As you arrive onto the collegiate level, you will notice that the neutral positioning of your opponents has improved dramatically. These guys are bigger, stronger and more disciplined. It will be difficult to shoot from the open and score often. Against solid competitors, you will need to get angles, control ties, and use motion to keep them off balance, and open them up for attacks. Start now by grabbing a drill partner and incorporating more motion and control of your opponent before firing off your shots.
3. Finishing takedowns.
In order to score in big matchups, you’ll have to learn to not only secure the leg, but once in, properly finish the takedown. Little things such as hand placement, head placement, and amount of pressure will all be the difference between the winning takedown and the lost takedown. Be sure to work on staying patient and proper positioning to maintain a high shot to finish ratio.
There are a number of tournaments each year that are well attended by collegiate coaches on the recruiting trail. Knowing this, America’s best amateur talent will be there too, so it will be tough. However, if you show up, compete, and do well, you may just be on your way to a college scholarship. Try to add a few of these to your schedule and throw yourself in the mix. It could be worth the investment. Some of these tournaments include Cadet and Junior Nationals in Fargo, Super 32, FloNationals, and Beast of the East.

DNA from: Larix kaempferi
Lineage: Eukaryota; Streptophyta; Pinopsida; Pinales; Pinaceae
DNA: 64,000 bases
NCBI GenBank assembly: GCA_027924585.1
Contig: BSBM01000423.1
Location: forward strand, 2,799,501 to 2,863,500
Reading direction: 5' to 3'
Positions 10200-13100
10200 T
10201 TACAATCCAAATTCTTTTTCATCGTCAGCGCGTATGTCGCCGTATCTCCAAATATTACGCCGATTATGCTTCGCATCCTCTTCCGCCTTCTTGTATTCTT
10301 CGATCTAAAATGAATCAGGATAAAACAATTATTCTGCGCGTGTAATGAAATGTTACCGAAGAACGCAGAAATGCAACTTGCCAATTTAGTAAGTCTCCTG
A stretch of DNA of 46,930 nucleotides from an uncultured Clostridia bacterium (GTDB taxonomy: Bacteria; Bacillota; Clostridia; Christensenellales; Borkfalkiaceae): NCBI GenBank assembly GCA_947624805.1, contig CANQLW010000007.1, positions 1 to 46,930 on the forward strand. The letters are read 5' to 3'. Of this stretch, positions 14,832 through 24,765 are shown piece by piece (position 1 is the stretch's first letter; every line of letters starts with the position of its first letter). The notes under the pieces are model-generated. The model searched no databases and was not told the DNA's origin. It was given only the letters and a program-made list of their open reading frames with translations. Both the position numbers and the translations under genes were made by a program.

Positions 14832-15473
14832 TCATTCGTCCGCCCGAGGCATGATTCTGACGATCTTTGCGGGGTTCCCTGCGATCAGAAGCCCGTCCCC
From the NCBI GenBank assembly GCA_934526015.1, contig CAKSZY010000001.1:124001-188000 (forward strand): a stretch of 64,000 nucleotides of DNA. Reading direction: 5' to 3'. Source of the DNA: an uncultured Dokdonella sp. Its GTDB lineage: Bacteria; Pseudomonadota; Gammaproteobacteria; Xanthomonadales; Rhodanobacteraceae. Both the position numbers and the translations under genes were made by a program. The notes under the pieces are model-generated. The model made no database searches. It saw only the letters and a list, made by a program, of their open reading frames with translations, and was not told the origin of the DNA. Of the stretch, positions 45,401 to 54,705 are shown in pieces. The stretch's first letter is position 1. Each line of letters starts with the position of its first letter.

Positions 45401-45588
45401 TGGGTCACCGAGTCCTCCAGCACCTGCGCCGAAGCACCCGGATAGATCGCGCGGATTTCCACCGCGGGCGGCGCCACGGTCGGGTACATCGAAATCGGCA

Not all high school wrestlers are going to have coaches knocking on their doors with scholarship offers. Not to worry, most universities/colleges have team websites with basic information that you’ll need to get in contact with them. Typically there is access to questionnaires, email addresses and phone numbers of the coaching staff, and also an address to send your own information/credentials. If no one has reached out to you, feel free to reach out to them. It may be a good way to get noticed.
The weight classes will be narrowed down from 14 in high school, to ten in college. Unlike in high school when athletes tend to jump weight classes yearly, most NCAA wrestlers compete in the same class throughout their college career. With most collegiate wrestling rooms deep with talent, you will have to try to fit in accordingly, and that may include going down or bumping up. It’s a great time now to get a handle on proper nutrition. It will be very helpful at the next level where the physical demands increase tremendously. Take care of your body and it will take care of you.